If you were to attend a post-game gathering for rugby players you would see people in line for hot dogs, socializing and singing songs.
But where it veers off from any other party after a sporting event is the people invited.
It is not just the home team. The visiting team also comes to eat, socialize and sing profane songs about rugby, side-by-side with a team they just played in a pulverizing match. In a world where a simple handshake after a professional football game can go awry that is unusual.
“It’s pretty weird because, in the game, you’re trying to knock someone’s head off,” said senior Patrick Keady “We leave everything on the field and it stays that way. Off the field you can go get a beer with someone … it’s pretty cool.”
The camaraderie among rugby teams is one of the main reasons Keady said he is attracted to the sport. He likes to meet new people who share a common interest in rugby.
Contrary to high school, he can also have a beer with them.
He enjoyed himself just as much on the field in his final season that came to close on Nov. 3.
Keady was the linchpin, connecting the new players and veterans for the club team.
“He talks to both veterans and new members to help teach the game,” rugby club president Michael Fleming said. “And to help build team chemistry on the field.”
The position Keady played was flanker, which required him to provide support on offense and be one of the first out of a scrum, when the opposition takes hold of the ball he has to make the tackle on defense.
Keady was a four year veteran on the team and one of the few players who gained experience in high school.
He said he welcomed the role of educating players on the tricks of the trade.
The team does not keep individual stats, but if its record was any indication, he educated them well as played up to par in the team’s first year in Division-1AA of the USA Rugby Union, after they were 7-2 last year in Division II.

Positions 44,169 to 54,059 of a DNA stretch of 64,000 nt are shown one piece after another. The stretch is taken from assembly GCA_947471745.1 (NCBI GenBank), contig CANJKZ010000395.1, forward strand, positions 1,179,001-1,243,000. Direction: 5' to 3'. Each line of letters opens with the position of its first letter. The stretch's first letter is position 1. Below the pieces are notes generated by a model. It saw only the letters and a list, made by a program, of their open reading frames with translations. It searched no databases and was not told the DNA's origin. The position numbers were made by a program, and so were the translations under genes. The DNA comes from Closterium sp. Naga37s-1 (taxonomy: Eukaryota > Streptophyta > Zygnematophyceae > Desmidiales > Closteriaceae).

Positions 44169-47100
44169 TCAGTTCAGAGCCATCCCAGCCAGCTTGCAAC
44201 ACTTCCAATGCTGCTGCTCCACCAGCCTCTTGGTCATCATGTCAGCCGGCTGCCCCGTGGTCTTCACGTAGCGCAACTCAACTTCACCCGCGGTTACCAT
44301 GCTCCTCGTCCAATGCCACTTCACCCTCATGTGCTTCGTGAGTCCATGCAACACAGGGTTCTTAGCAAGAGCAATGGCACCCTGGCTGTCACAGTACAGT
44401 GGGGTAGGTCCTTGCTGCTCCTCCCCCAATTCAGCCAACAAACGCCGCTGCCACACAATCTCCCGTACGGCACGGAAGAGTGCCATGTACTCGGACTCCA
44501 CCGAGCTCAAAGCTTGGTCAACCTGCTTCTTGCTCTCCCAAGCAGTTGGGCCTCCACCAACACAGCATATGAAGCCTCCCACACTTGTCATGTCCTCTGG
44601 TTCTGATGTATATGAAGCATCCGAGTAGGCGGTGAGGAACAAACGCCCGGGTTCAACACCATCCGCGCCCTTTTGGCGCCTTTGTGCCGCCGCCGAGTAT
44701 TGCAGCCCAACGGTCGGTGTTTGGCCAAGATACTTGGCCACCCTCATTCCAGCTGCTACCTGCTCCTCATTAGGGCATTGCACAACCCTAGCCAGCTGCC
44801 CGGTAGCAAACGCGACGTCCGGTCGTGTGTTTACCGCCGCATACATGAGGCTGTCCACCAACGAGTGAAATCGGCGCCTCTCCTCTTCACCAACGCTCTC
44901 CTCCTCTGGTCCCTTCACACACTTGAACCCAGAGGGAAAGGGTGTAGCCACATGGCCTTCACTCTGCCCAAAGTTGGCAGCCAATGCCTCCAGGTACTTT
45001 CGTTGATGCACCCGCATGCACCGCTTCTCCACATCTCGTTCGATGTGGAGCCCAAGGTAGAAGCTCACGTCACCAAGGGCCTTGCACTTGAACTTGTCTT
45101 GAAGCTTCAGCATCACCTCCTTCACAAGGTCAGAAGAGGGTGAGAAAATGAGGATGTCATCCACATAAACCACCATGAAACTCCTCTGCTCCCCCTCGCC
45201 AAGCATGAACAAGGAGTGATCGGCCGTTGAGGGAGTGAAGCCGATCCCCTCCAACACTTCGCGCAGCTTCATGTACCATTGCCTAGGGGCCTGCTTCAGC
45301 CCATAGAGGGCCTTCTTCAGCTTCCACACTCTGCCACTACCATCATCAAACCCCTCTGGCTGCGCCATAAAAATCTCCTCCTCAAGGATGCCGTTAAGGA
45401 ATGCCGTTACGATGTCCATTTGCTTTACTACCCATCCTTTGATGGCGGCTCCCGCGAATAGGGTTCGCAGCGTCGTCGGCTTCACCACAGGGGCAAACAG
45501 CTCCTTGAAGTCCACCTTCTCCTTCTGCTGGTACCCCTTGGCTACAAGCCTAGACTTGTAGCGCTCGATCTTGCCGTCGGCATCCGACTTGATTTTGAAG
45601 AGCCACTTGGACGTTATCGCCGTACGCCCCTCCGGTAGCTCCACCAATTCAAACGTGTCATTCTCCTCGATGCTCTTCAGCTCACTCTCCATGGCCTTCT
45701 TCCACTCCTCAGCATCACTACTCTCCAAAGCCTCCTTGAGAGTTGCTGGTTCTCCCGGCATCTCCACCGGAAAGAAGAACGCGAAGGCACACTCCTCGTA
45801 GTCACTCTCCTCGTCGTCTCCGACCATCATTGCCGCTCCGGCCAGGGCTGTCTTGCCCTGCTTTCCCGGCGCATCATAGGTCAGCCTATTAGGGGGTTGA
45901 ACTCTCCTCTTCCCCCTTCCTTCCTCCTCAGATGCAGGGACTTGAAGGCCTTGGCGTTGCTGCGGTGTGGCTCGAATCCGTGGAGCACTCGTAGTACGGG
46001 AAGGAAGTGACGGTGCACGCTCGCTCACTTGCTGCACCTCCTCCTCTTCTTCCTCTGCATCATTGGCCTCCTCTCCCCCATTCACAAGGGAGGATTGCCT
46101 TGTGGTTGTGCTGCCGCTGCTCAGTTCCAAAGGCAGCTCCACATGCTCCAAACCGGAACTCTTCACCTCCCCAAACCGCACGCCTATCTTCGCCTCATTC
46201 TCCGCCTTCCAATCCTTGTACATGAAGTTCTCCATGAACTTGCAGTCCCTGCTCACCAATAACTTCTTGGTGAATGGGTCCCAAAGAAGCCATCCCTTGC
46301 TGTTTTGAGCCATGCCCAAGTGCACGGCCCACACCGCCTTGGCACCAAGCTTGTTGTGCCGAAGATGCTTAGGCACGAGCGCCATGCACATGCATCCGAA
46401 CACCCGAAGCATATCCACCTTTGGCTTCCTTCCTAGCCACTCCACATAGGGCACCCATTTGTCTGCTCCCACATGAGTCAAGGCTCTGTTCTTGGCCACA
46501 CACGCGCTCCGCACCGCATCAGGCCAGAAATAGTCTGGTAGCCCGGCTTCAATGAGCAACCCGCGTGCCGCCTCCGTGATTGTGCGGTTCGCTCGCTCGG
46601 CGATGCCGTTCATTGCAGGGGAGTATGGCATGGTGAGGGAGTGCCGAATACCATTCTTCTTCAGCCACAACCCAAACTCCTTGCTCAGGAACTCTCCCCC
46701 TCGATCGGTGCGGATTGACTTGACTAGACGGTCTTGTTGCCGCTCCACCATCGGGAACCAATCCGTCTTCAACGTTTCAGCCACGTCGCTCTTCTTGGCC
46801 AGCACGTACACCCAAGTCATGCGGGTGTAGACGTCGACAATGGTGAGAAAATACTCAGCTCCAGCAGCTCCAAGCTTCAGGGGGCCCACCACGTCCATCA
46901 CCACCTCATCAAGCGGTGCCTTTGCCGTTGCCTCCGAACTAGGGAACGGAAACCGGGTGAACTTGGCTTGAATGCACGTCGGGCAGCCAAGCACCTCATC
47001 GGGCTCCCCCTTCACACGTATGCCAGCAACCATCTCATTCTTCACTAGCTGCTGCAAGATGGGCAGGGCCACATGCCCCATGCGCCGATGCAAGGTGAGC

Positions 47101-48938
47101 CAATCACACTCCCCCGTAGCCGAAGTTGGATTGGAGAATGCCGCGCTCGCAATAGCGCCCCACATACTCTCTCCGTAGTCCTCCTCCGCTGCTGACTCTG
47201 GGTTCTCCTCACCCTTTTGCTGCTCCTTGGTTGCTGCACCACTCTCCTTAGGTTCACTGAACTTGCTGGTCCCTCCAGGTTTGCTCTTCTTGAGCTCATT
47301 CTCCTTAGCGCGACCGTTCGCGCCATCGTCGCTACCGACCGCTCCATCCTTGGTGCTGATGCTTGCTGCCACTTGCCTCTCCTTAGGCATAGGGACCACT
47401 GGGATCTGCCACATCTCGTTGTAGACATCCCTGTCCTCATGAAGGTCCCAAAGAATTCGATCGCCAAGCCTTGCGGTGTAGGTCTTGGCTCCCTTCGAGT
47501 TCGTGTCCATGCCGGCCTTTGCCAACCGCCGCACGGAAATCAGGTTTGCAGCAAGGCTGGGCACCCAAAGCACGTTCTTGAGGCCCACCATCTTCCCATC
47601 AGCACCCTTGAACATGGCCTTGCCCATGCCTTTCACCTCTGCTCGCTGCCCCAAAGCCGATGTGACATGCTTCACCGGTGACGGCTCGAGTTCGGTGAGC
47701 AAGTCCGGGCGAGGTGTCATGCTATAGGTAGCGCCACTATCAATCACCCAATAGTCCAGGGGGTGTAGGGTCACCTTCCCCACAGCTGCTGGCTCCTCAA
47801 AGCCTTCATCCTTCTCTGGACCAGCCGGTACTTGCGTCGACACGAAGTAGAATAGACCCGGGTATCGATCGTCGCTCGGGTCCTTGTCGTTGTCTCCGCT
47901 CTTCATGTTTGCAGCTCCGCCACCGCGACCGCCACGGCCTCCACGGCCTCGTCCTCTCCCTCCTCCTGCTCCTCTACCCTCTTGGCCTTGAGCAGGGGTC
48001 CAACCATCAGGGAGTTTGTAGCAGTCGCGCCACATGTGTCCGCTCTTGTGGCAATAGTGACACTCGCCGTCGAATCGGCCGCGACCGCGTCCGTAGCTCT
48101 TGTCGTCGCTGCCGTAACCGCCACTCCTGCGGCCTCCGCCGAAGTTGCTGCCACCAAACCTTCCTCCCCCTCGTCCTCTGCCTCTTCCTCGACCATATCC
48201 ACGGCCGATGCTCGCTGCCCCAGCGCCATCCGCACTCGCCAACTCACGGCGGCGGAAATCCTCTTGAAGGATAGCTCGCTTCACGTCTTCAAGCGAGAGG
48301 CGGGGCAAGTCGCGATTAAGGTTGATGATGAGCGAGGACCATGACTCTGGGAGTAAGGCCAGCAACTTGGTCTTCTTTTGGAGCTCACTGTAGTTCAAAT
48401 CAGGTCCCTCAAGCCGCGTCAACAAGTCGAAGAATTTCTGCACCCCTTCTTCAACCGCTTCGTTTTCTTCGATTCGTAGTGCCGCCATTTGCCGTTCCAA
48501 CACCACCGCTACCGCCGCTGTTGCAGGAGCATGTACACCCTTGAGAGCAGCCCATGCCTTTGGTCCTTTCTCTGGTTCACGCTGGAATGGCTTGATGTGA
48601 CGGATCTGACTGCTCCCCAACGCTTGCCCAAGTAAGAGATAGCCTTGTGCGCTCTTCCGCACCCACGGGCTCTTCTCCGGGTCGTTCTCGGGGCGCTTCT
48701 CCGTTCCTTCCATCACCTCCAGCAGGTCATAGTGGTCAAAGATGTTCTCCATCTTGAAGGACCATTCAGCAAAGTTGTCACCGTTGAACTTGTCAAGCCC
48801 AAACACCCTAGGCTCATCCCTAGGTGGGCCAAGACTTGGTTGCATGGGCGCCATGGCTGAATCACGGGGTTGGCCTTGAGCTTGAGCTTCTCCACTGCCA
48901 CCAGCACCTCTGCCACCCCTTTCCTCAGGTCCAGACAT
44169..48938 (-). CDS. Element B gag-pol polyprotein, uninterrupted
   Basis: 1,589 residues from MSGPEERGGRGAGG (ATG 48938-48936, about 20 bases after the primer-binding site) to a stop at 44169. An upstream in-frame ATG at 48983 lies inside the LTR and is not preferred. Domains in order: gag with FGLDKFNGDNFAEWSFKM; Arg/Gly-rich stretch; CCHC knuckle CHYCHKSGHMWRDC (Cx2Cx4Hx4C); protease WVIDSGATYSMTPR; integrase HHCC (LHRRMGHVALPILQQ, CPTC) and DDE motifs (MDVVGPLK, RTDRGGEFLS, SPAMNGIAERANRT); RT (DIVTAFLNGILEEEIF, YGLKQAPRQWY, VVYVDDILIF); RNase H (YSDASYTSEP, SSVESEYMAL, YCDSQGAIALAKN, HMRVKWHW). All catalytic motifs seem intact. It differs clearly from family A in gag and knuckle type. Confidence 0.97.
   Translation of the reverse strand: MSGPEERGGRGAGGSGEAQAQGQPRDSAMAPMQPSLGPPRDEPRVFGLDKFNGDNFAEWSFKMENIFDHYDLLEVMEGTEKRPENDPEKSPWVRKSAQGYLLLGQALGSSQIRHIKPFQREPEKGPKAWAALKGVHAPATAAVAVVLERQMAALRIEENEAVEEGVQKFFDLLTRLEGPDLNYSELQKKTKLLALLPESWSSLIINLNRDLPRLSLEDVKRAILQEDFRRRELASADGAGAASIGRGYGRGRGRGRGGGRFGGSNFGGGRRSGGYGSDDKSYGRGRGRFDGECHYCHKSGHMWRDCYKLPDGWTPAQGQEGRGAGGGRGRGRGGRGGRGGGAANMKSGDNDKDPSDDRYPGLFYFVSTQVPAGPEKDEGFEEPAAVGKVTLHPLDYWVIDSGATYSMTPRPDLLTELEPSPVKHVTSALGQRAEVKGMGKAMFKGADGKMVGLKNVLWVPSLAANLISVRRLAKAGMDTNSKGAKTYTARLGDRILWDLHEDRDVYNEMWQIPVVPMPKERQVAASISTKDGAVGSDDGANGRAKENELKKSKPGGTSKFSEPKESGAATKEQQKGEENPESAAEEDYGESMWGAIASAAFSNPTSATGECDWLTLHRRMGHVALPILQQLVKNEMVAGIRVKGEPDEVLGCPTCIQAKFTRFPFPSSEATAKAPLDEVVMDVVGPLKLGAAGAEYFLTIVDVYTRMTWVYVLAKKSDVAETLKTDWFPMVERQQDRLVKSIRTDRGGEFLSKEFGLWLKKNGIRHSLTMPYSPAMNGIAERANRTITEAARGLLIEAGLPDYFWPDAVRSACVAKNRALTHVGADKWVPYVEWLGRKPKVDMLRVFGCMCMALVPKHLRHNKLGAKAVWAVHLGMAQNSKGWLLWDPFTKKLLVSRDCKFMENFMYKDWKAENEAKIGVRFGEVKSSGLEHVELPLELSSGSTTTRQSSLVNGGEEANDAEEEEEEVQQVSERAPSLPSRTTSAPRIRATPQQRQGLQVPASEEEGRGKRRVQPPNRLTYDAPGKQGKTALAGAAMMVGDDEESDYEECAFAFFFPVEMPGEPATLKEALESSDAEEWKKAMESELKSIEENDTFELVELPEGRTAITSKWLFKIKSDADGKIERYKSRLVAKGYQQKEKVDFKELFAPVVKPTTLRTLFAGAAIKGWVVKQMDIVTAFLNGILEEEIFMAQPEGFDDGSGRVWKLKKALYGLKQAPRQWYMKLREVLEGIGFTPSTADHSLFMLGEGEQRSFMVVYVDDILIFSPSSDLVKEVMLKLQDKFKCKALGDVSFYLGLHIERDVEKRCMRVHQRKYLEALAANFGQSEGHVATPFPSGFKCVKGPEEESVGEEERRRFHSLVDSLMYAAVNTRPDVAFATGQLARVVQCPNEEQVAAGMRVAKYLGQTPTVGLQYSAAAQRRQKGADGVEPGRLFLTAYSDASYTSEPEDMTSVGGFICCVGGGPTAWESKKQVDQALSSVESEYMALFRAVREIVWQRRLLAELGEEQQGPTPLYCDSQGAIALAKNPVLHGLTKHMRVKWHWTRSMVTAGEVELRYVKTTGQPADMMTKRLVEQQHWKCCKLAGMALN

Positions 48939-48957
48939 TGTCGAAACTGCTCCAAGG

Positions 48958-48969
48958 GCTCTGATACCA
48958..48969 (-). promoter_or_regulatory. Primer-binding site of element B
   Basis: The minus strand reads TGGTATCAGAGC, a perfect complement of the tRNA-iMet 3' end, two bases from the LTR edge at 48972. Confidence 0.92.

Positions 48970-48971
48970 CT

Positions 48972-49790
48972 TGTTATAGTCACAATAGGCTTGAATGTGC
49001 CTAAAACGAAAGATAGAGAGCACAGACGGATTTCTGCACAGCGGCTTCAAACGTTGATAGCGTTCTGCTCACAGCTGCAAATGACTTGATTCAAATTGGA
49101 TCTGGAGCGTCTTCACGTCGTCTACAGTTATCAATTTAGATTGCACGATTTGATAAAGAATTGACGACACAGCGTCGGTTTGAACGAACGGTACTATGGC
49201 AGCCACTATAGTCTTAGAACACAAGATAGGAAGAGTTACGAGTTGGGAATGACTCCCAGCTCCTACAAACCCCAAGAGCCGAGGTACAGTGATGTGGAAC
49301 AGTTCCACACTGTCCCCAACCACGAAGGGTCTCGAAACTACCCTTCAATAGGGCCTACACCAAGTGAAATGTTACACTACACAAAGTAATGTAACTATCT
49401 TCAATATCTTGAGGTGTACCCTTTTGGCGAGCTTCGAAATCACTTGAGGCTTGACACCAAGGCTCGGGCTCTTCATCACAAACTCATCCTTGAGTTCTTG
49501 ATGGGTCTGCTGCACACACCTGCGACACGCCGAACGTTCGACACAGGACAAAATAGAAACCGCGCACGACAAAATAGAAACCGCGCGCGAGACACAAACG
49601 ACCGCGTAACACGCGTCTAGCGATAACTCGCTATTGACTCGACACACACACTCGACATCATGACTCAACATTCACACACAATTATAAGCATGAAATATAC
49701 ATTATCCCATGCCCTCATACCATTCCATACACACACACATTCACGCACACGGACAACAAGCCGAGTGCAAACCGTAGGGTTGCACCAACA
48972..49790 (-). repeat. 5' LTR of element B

Before getting injured, he helped to guide the team to a 4-2 record. The rugby team lost the last two games of the season without him.
“He’s been our leader,” coach Andrew Stead said. “He’s one of the top talent … he does just about everything for us.”
Keady played for the Northville High School club team all four years. Since the first day of practice as a freshman, he said he knew the sport was for him.
“It’s just a release,” Keady said. “I’m a pretty aggressive person and when I get out there, I can be as aggressive as I want to be and it’s exhilarating because you never know when you’re going to get hit.”
He was not a kid who would do well cooped up inside, growing up. He played on every team accessible in school, and stuck with rugby, along with football, swimming and wrestling in high school.
“If I can’t release that aggression,” Keady said. “I just get in a foul mood.”
He whittled the number of sports down to one in college.
Despite the brutality of rugby, he had mostly gone unscathed in high school and college before the last two games of the season, protected by a bull-like physique with broad shoulders that has caused an injury to another. He said he “snapped” a player’s collarbone in two, last year.
“It was a guy my size. We were both going toward each other,” Keady said. “And I just won. I won the battle.”
In a shorter after-game social gathering, he asked one of the teammates of the injured player if he was alright and the player said he would be okay.
Keady has played eight years of the non-stop, unprotected and punishing game of rugby. He is now finished with a consistent schedule of games.
He said, before the season ended, that he would be happy to move on and pursue a career after playing in a sport that has translated to skills off the field.
“It’s made me a much more confident and outgoing person,” he said. “I decided I wanted to go into sales. Rugby really helped get me more open and to talk to people I don’t know, and that’s something for my life, my career, and my job that I know how to do.”